Nerve, Stress And Pain Issues Led To A Different Lifestyle
By FRANK RIZZO
August 19, 2012
Speculation about the mysterious resignation of TheaterWorks' founding artistic-executive director has persisted in the Connecticut theater community since December, when Steve Campo took an indefinite medical leave of absence.
There was renewed interest in June when Campo resigned, with no public explanation. The Hartford theater's board chairman, Michael G. Albano declined comment, saying he respected Campo's privacy. Interim artistic director Rob Ruggiero characterized Campo's malady as "not life-threatening." Campo himself shunned interviews.
And so, the talk continued even as TheaterWorks grappled with how to right its finances and find a producing artistic director. There was buzz about who would, or could, replace Campo, the force behind TheaterWorks' artistic and business sides and a distinctive voice in the Hartford arts community for 26 years.
In the first conversation outside his "immediate circle," Campo detailed why he left the theater he created, disclosed the nature of his illness and talked about his — and the theater's — future.
"I have what is referred to as neuropathic pain syndrome," Campo said, from his modern, 20th floor apartment in the Bushnell Towers overlooking downtown.
Pale and tired-looking, Campo leaned back in a fiberglass Eames chair as he narrated — in his characteristic careful and halting cadence — his 14-year history of complex, chronic pain. He managed it until three years ago, he said, when the pain unexpectedly intensified at the same time the pressures of the theater increased and he had pressing family issues.
"I psychologically just threw up my hands and gave up," Campo said.
It began, Campo said, in 1998, when he underwent conventional, open-method, bilateral hernia surgery. About 18 months later, he experienced the first occurrence of severe pain — one that would continue at various degrees over the next eight years. Doctors ordered a battery of tests, but they revealed nothing that would help them diagnose the cause of "the grueling pain" that traveled from his right hip to his foot.
Over time, and working with specialists, Campo said he learned to avoid the physical actions that triggered the worst of the pain outbreaks.
Then, two years ago, Campo said, a therapist discovered a mass in his chest that, when pressed, caused the most intense pain he had ever experienced. "She said, 'I think you have a neuroma.' I had never heard of the word before."
Campo learned that the condition — a thickening or localized swelling of a nerve that is usually the result of a compression or trauma — sometimes developed in the type of surgery he had undergone. Doctors told Campo that "there's really nothing to be done", that a full recovery was not possible. The best he could hope for, they said, was relief through injections or medication. They warned that weather (air pressure), mechanical factors (how he moved his body) and stress would determine how bad or good a day he would have.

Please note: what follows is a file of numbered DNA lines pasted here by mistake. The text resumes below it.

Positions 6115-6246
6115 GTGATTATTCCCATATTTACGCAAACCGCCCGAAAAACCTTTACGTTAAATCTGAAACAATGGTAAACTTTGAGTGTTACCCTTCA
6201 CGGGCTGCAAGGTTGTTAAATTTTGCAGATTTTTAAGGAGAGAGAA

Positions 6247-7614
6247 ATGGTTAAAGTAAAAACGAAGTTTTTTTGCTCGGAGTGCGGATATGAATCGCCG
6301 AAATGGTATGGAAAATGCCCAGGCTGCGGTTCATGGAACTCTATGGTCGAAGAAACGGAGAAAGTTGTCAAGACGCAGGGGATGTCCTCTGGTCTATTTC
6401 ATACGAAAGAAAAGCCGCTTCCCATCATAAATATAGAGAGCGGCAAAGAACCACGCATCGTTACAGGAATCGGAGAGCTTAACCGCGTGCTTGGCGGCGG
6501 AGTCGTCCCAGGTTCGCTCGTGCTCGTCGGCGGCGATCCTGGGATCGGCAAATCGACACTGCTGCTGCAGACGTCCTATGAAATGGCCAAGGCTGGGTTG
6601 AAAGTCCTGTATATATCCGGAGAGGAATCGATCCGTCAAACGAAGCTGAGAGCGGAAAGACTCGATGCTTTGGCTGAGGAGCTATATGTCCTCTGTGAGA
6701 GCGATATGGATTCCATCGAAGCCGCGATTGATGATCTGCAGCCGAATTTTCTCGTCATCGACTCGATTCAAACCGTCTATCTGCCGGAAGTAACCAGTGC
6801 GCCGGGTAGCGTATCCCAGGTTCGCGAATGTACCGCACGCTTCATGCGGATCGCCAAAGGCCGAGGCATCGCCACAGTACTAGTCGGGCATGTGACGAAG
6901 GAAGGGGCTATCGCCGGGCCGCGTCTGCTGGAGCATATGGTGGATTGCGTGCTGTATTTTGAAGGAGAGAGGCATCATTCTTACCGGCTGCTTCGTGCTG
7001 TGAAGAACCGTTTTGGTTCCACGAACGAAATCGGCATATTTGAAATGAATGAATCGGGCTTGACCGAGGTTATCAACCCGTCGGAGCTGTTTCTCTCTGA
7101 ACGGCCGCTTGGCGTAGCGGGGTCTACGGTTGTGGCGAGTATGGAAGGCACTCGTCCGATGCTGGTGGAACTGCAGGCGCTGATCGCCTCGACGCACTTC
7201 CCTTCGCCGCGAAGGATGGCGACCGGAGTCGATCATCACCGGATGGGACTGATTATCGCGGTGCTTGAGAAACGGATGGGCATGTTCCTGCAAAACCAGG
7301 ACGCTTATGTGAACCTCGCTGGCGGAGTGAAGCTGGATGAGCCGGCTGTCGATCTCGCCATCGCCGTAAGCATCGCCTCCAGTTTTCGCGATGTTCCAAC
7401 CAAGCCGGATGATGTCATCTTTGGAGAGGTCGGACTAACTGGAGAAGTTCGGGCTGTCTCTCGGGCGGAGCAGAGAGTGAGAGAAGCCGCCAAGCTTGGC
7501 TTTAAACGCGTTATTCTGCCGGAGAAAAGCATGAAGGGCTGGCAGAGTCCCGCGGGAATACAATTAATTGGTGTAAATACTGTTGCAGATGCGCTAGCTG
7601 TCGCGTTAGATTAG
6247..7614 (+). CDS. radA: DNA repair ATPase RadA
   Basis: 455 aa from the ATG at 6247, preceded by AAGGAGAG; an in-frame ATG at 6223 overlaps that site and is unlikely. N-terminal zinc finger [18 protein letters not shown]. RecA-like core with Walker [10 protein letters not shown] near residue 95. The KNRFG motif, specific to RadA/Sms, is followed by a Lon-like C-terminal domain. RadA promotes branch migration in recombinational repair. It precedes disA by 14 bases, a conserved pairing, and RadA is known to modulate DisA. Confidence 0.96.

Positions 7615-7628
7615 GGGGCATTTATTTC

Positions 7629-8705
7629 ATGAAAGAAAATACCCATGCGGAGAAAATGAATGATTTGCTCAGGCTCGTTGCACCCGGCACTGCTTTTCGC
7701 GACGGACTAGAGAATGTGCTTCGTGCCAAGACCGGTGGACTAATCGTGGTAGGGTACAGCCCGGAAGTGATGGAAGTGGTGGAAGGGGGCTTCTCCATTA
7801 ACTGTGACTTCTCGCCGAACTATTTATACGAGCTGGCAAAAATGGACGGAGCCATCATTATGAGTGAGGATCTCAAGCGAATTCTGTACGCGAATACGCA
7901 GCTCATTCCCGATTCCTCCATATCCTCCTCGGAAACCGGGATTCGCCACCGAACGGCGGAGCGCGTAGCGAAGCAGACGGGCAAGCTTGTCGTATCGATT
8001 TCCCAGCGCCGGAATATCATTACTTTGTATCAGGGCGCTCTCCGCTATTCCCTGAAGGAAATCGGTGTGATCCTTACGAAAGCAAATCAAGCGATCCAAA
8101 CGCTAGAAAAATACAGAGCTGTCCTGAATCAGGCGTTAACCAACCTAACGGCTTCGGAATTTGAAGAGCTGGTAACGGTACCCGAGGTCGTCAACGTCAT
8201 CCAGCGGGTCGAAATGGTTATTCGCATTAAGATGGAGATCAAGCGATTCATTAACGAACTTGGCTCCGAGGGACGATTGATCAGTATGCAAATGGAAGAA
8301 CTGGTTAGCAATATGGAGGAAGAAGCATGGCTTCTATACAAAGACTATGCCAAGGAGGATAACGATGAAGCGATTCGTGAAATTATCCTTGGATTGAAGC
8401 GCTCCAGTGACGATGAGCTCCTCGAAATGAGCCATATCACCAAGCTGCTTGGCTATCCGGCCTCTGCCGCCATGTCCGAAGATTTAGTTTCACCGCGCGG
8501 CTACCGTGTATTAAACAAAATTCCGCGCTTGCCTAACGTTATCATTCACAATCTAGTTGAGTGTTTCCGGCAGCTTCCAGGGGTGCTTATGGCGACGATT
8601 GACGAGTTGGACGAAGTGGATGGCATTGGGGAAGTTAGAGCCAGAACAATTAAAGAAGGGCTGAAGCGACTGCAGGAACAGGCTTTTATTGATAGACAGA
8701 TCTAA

He knew things had to change.
"Some things don't give you much choice," said Campo, who will be 60 in November.
While coping with that news, as well as family issues, Campo last fall took "a pounding" over the production of "The Motherf----- with the Hat." Playwright Stephen Adly Guirgis publicly objected to the casting process and Campo's non-responsiveness to his concerns.
"It was just brutal," Campo recalled of the controversy that went beyond social networking exchanges and became headline news. "It's not that I didn't see and understand the perspectives that were being articulated but, boy, all it can say is I felt like I got hit by a Mack truck. I just felt like, 'God, yeah, this is the kind of stuff I don't want to deal with.'"
The extent of theater's financial problems — at its worst point there was an accumulated debt of more than $600,000 — also weighed on Campo and its small and dedicated staff of 12 who were trying to pick up the slack.
The atmosphere last fall was far different than it had been in 1985, when an entrepreneurial young Campo started the theater. He later found community resources to support local productions of recent off-Broadway and Broadway hits. The theater even owns its home, a four-story, historic building on Pearl Street in Hartford, which is also home to nearly a dozen other small arts groups.
"There was a period of time where I had personal friendships with funders, but those people aren't there any more," Campo said.
He said that throughout his career — and even now — audiences have remained loyal and that the 200-seat theater still has one of its largest subscriber bases, at 5,400.
"The strength of the organization is very much how people feel connected to TheaterWorks," Campo said. "It's a sense of personal connection that goes beyond what's on the stage."
As for Campo's future, he said he would like to be invited back to TheaterWorks to direct. But he has no interest in returning to administrative responsibilities because "that tightens my muscles up."
"I don't know what the path forward is right now," he said, philosophically. "I'm allowing myself to do the things I need to do now but what's further down the line, I'm not sure yet. I just get up in the morning and do what the day calls for."
Reprinted with permission of the Hartford Courant.
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